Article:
Taxpayer expenses in the anticipated Pike County eight-victim murder prosecution could exceed $1 million, Ohio’s next attorney general said Monday, noting each of the four Wagner family members charged with capital murder in the 2016 Rhoden family massacre could be individually assigned a team of public defenders.
The expenses could spell financial disaster for the rural county, a pair of state legislators said. To ease the burden, they propose inventing a narrowly designed process for the state government to pay 100 percent of the prosecution, defense and automatic appeal costs in capital cases involving multiple victims and defendants.
“It’s been known for some time that a multiple-defendant, or a multiple-victim capital crime can create an undue financial burden on a local county, particularly a smaller county, particular counties that don’t have a strong revenue stream to begin with,” said Ohio Auditor Dave Yost, the attorney general-elect. “Justice should not be a matter of affordability.”
Yost said costs in the Pike County case could include the possibility of sequestering four separate juries for several weeks each and the possibility that a change of venue could be sought in the case.
The proposal from state Sen. Bob Peterson, R-Washington Court House, and state Rep. Shane Wilkin, R-Lynchburg, would likely move through the legislature next year, Peterson said. The bill has not been drafted.
As envisioned, the bill would allow the state attorney general and state public defender to submit a joint application to the state controlling board seeking an appropriation of funds. If approved by the board, the money would be paid to county prosecutors and public defenders out of the state’s unappropriated general fund balance.
The bill will be narrowly designed to satisfy the problems in the Pike County case, but could also apply to other “extraordinary cases” involving either multiple victims, or multiple capital defendants, or both.
If passed by both General Assembly chambers next year, the bill would hit the desk of Mike DeWine, the governor-elect and incumbent state attorney general who has played a major role in the investigation and prosecution of the Pike County case.
DeWine’s office did not respond to a request for comment about the bill, but DeWine acknowledged at a press conference last week that smaller municipalities often have difficulty funding capital cases. Still, he stopped short of endorsing any specific action to authorize the state ease the county’s financial burden.
Already, the investigation in Pike County, frequently referred to by DeWine as Ohio’s largest-ever, has “created substantial costs for the county,” including more than $600,000 in expenses to the county sheriff’s office, Peterson said. If left unaided during the trial or trials, the county could see the case consume a “devastating” 10-20 percent of its budget, Wilkin said.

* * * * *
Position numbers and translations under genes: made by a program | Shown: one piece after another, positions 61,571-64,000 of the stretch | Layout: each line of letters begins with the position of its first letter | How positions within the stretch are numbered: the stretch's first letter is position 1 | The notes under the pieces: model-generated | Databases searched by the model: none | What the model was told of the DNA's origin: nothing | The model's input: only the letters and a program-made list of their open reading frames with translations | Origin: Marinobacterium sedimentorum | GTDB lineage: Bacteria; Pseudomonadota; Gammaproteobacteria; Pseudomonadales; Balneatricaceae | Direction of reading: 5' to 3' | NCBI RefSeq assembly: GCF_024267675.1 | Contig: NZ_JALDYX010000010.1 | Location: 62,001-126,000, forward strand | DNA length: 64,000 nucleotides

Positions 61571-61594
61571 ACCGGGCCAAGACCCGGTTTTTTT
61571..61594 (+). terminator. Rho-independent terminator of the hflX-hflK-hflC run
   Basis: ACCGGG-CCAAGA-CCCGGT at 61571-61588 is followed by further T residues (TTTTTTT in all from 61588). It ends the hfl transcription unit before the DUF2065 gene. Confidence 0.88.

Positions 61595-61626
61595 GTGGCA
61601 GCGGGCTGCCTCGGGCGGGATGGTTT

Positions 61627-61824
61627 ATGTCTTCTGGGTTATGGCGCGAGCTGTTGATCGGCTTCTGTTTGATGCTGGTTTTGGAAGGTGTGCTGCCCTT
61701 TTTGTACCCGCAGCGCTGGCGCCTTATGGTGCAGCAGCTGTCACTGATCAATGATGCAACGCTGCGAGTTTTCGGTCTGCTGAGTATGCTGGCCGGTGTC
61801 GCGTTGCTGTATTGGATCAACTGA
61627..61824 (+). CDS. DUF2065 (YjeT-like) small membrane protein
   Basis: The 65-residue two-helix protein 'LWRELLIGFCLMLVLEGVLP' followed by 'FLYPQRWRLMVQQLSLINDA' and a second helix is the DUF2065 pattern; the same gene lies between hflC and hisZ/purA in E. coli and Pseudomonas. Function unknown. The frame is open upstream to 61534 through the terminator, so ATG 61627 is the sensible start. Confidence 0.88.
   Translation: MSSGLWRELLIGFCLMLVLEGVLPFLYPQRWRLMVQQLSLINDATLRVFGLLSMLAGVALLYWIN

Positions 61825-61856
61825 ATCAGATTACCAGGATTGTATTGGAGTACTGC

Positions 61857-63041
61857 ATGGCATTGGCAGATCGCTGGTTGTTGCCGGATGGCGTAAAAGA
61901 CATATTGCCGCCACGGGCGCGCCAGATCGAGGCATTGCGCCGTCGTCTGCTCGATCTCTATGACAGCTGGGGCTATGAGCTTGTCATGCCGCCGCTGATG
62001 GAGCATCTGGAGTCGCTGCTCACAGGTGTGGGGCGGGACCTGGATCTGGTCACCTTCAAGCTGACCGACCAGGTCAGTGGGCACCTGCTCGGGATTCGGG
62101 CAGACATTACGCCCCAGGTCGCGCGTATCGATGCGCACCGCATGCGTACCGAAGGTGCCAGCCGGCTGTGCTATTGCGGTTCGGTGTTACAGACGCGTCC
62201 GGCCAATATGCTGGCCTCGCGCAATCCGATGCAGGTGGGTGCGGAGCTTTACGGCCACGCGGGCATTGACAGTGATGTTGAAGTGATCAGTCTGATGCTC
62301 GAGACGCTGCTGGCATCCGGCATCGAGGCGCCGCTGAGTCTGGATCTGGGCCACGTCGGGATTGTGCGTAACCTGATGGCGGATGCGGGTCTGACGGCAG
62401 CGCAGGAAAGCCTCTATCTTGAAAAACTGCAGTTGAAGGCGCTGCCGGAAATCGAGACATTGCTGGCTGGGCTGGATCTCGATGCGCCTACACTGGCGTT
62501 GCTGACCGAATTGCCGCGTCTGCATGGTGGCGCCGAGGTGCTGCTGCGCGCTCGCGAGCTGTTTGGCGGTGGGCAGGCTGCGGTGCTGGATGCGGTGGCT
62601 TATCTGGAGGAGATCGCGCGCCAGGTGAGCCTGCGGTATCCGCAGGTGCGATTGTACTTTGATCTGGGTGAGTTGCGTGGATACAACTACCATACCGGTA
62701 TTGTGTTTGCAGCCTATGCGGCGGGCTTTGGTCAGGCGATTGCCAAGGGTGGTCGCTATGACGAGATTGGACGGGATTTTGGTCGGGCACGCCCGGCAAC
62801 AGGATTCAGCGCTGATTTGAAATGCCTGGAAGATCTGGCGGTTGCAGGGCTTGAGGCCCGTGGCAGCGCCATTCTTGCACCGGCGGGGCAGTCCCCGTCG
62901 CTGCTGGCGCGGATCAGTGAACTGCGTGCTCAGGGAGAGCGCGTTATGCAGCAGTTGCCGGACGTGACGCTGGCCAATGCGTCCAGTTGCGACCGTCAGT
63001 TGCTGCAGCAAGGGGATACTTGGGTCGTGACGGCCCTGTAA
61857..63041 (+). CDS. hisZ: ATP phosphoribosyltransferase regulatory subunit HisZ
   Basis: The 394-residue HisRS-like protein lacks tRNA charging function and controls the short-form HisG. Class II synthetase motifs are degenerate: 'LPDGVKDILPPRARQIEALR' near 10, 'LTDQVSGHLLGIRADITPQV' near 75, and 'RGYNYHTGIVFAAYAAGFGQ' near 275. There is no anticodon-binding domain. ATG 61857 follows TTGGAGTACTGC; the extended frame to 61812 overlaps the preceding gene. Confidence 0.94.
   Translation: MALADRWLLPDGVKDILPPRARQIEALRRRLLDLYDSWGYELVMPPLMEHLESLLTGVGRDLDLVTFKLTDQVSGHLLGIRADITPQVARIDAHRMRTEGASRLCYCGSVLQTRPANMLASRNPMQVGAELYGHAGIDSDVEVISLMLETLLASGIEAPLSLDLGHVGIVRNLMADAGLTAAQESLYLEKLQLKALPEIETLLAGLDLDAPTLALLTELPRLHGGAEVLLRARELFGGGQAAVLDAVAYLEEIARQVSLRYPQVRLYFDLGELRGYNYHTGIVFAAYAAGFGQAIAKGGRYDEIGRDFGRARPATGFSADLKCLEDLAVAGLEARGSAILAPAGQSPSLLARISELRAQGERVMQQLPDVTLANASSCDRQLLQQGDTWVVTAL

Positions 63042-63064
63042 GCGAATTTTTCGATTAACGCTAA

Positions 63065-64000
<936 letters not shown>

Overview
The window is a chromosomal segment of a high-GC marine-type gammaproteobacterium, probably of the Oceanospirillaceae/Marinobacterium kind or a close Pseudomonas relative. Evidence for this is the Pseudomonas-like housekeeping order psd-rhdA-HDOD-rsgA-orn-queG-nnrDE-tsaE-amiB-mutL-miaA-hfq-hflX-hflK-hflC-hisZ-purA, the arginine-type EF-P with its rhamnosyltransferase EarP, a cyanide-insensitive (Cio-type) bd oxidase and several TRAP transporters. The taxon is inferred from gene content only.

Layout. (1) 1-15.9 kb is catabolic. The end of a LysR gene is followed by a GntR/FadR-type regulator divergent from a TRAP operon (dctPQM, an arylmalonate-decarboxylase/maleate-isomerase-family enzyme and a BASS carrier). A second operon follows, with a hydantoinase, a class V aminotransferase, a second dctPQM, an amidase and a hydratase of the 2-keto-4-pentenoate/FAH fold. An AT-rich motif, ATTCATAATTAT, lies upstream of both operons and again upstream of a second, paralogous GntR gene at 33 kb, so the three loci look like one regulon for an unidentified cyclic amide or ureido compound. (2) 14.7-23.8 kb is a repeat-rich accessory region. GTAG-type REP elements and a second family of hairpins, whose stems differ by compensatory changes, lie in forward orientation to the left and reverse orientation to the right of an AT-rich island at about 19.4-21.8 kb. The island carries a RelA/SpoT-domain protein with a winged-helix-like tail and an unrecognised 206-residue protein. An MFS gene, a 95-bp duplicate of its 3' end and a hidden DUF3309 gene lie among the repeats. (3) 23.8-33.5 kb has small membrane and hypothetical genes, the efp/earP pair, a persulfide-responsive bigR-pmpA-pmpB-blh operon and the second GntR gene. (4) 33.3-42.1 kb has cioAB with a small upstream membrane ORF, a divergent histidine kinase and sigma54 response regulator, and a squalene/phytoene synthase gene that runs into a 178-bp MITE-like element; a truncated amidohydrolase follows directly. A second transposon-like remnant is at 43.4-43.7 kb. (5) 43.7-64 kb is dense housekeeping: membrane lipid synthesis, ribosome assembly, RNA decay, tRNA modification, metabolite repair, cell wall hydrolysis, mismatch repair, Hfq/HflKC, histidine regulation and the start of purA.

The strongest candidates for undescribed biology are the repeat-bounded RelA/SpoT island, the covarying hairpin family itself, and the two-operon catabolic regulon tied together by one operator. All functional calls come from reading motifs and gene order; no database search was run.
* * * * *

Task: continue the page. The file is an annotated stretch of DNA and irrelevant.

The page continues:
Last week, Pike County Prosecutor Rob Junk told the Dayton Daily News that part of the financial burden has already been handled by DeWine’s office.
Junk remains the prosecuting attorney on the Pike County case, though DeWine’s office has tasked three of its own prosecutors on the case to help, including Deputy Attorney General Stephen Schumaker, the former longtime Clark County prosecutor.
“We have plenty of assistance as far as the prosecution of it from Mike DeWine’s office,” Junk said. “Some of them have been with the case from the absolute beginning, embedded with it. So we’ve been given plenty of help so far, and we know we’ll be given plenty of help throughout the case.”
Last week, a grand jury indicted four members of the Wagner family — George “Billy” Wagner III, Angela Wagner, Edward “Jake” Wagner, and George Wagner IV — on eight murder counts each. Each murder count carries death penalty specifications.
The eight murder charges are representative of the eight people killed April 22, 2016: Chris Rhoden Sr., Dana Manley Rhoden, Hanna Rhoden, Chris Rhoden Jr., Clarence “Frankie” Rhoden, Kenneth Rhoden, Gary Rhoden, and Hannah “Hazel” Gilley.
The costs will no doubt increase as prosecution moves forward. Even if just one of the Wagners were convicted and sentenced to the death penalty, that alone would likely cost the state government millions each year.
A 2014 Dayton Daily News investigation found virtually everything connected to the death penalty carries a high price tag.
Ohio’s death penalty costs close to $17 million annually, though that sum is actually just a fraction of the true cost. County prosecutors, the courts and the state prison system do not specifically track expenses associated with death penalty cases in Ohio, which would add millions in expenses.
Studies in other states found that the cost of executing a killer far exceeds what the price tag for locking the offender up for the rest of his or her natural life. Death Row inmates cost more to house, since they are in single cells and guarded with more staff.